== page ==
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Mammoth Biosciences Raises $195M in Two Financing Rounds, Achieves Unicorn Status

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NEW YORK – CRISPR technology startup Mammoth Biosciences said on Thursday that it has raised a combined $195 million through Series C and Series D financing rounds, making it a so-called unicorn company — startups that are valued at more than $1 billion.

The financing included a $45 million Series C round, which was completed in late 2020, and was led by Redmile Group and Foresite Capital. That round also included participation from previous investors, as well as Amazon. The financing also included a $150 million Series D round, which was led by Redmile Group, with participation from Foresite Capital, Senator Investment Group, Sixth Street, Greenspring Associates, Mayfield, Decheng Capital, NFX, and Plum Alley.

The firm's most recent fundraising round before this was an oversubscribed $45 million Series B in January 2020, led by Decheng Capital, with participation from Mayfield, NFX, Verily, and Brook Byers.

Mammoth said it will use the funds to broaden its toolkit of next-generation CRISPR systems, with a focus on building a pipeline of in vivo gene-editing therapeutics, specifically using a set of ultra-small Cas proteins the firm has exclusively licensed from the University of California, Berkeley. It will also continue to develop its CRISPR-based diagnostics platform.

"[Achieving unicorn status] really helps us deliver on the promise of CRISPR and our excitement about these new proteins," Mammoth CEO Trevor Martin said. "In particular, one of the main things we're excited about is these ultra-small [Cas proteins] that we pioneered. People didn't really realize at all that CRISPR systems could be so small and compact, and that unlocks a huge area of different in vivo applications."

In general, Martin added, the company's "North Star" in therapeutics is the field of permanent genetic cures and in vivo applications, where CRISPR-based therapeutics are delivered directly into the body to edit cells, rather than in vitro therapeutics, where patients' cells are taken out of the body, edited in a dish, and then reinjected.

"I think what's been most public about the company is [that] the pandemic has really accelerated our diagnostic work," Martin said. "But also, we've been pedal to the metal on our therapeutic applications and we've made huge technical strides there. So definitely this money [from the financing round] is going to enable taking our therapeutic programs to the next level, both in terms of building out internal programs … and working with partners on these ultra-small systems."

In particular, Mammoth is focused on developing the properties of the Cas14 and Casɸ nucleases, which were both discovered in the lab of company cofounder and Berkeley researcher Jennifer Doudna. These Cas families are the smallest known CRISPR systems, and Mammoth believes they can help therapeutics developers overcome some of the challenges faced by using more well-known enzymes such as Cas9 and Cas12, such as advanced and expanded delivery for in vivo genome editing in a variety of diseases.

Although research remains to be done on their capabilities, Cas14 nucleases have already been shown to be exceptionally small at only 400 to 700 amino acids in length. The nuclease also doesn't seem to need a specific protospacer adjacent motif, or PAM, in order to bind or cleave a target DNA sequence.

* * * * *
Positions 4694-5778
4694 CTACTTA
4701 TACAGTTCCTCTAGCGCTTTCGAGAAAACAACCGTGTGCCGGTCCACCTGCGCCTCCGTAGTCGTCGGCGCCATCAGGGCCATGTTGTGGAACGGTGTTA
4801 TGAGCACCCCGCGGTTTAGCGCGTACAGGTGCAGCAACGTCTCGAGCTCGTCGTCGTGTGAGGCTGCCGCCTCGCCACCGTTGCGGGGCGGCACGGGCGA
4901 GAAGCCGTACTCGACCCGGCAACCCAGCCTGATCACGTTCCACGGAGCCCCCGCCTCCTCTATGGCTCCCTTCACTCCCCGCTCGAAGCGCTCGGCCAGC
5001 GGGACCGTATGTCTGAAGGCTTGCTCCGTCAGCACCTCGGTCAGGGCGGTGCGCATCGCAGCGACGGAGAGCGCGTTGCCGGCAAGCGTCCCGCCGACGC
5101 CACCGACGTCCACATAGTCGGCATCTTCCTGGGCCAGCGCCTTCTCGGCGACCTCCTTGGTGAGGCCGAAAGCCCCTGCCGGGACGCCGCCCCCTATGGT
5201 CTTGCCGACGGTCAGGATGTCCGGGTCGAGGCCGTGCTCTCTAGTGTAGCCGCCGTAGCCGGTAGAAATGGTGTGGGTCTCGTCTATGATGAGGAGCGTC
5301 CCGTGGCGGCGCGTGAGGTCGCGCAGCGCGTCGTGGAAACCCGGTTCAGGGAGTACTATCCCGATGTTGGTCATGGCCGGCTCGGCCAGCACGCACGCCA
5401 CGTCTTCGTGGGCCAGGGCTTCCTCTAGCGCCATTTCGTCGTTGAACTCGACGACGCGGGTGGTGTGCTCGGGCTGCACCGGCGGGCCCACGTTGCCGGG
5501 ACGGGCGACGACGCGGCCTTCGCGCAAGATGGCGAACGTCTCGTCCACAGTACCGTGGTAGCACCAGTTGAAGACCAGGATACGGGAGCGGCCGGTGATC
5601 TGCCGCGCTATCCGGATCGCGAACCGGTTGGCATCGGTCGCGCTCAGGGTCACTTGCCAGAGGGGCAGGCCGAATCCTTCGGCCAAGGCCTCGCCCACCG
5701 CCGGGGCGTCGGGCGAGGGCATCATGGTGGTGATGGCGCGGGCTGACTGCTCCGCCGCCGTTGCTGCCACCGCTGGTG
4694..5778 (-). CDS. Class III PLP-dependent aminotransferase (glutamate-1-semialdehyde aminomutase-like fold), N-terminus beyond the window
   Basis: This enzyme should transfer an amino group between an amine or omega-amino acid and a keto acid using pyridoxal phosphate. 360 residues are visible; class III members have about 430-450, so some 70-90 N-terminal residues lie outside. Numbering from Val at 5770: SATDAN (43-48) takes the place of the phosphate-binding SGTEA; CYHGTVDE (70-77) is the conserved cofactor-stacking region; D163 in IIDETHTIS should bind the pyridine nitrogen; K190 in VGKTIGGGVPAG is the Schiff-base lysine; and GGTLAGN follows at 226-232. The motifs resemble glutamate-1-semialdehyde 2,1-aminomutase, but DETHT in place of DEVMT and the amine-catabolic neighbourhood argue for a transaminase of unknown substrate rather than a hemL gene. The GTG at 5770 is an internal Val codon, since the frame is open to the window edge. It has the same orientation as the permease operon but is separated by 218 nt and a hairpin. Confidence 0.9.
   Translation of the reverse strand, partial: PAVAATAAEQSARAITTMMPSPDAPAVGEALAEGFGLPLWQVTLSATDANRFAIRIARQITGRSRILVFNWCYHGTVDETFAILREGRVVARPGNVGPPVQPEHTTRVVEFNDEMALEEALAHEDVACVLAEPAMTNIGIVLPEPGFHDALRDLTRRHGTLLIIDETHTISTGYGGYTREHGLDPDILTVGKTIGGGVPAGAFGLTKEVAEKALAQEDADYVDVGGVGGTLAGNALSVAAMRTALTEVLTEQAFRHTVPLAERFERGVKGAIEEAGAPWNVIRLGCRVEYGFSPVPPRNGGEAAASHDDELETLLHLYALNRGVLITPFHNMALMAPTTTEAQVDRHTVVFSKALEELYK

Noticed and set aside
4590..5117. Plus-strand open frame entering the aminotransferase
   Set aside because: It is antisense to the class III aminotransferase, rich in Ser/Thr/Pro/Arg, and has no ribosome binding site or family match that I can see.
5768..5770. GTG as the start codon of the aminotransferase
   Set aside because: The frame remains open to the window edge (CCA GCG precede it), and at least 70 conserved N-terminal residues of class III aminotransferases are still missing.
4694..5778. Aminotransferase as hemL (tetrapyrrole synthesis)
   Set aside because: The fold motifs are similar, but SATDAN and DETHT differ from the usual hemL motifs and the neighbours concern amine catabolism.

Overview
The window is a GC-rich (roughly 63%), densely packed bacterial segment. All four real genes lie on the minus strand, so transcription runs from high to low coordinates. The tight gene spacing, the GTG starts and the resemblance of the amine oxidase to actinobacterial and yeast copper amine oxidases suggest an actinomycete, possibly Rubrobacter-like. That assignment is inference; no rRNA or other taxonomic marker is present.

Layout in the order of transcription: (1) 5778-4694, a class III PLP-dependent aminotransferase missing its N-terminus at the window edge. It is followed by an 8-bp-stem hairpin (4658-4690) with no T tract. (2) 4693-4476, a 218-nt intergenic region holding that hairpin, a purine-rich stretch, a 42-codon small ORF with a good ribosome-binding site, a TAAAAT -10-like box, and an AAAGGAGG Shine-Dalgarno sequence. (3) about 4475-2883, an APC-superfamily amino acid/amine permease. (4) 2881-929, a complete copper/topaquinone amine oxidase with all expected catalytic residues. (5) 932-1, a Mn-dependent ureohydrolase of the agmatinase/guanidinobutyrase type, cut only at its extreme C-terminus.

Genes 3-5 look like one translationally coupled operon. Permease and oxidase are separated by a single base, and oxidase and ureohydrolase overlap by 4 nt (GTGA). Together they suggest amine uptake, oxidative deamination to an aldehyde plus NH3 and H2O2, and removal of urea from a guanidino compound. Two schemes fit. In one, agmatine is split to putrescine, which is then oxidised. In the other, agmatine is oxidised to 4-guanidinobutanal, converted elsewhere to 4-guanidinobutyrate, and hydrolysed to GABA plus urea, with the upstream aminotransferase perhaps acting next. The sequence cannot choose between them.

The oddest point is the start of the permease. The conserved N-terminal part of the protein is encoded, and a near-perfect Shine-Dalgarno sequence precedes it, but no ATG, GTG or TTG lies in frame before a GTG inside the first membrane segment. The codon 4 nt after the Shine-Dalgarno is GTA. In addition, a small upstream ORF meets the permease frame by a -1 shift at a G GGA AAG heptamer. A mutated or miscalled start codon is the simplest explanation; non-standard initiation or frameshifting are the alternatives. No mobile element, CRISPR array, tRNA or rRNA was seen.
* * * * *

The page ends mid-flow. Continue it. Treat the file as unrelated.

As for Casɸ, it was shown to comprise a single protein of about 70 kilodaltons and a CRISPR array. But aside from its small size, the researchers who discovered it also found that the protein was able to develop its own guide RNA and cut the target DNA within the same site at the same time. That means it doesn't need to outsource gRNA production to other enzymes like Cas9 or Cas14 do. And unlike Cas12, it doesn't need to carry additional domains for gRNA development. The protein's small size in combination with its minimal PAM requirement would be particularly advantageous for both vector-based delivery into cells and a wider range of targetable genomic sequences.

For diagnostics, the company said it will continue to build decentralized, on-demand diagnostics for patients and consumers, such as the SARS-CoV-2 tests that it developed during the COVID-19 pandemic on its DETECTR platform. The biotech company first described its DETECTR-based SARS-CoV-2 test in April 2020, and then Mammoth partnered with the consumer healthcare arm of pharmaceutical company GlaxoSmithKline to develop a CRISPR-based SARS-CoV-2 diagnostic test for use by consumers at home and healthcare providers in clinics.

The company also took a lead role earlier this year in a US government-funded, public-private effort to develop multi-pathogen detection platforms based on CRISPR technology. The project, funded through a $36.7 million contract from the Defense Advanced Research Projects Agency's Detect It with Gene Editing Technologies program, aims to create a disposable point-of-care device for the detection of at least 10 pathogens and a massively multiplexed device for the detection of at least 1,000 targets.

Martin also noted that the company is working on a platform he referred to as CRISPR Plus — a type of system that would combine CRISPR with various functionalities such as CRISPR activating, CRISPR inhibiting, base editing or others. The ability to combine all these functions into one platform would be enabled by the ultra-small systems, he said. Mammoth is currently experimenting with what such a platform could do, both internally and with potential partners.

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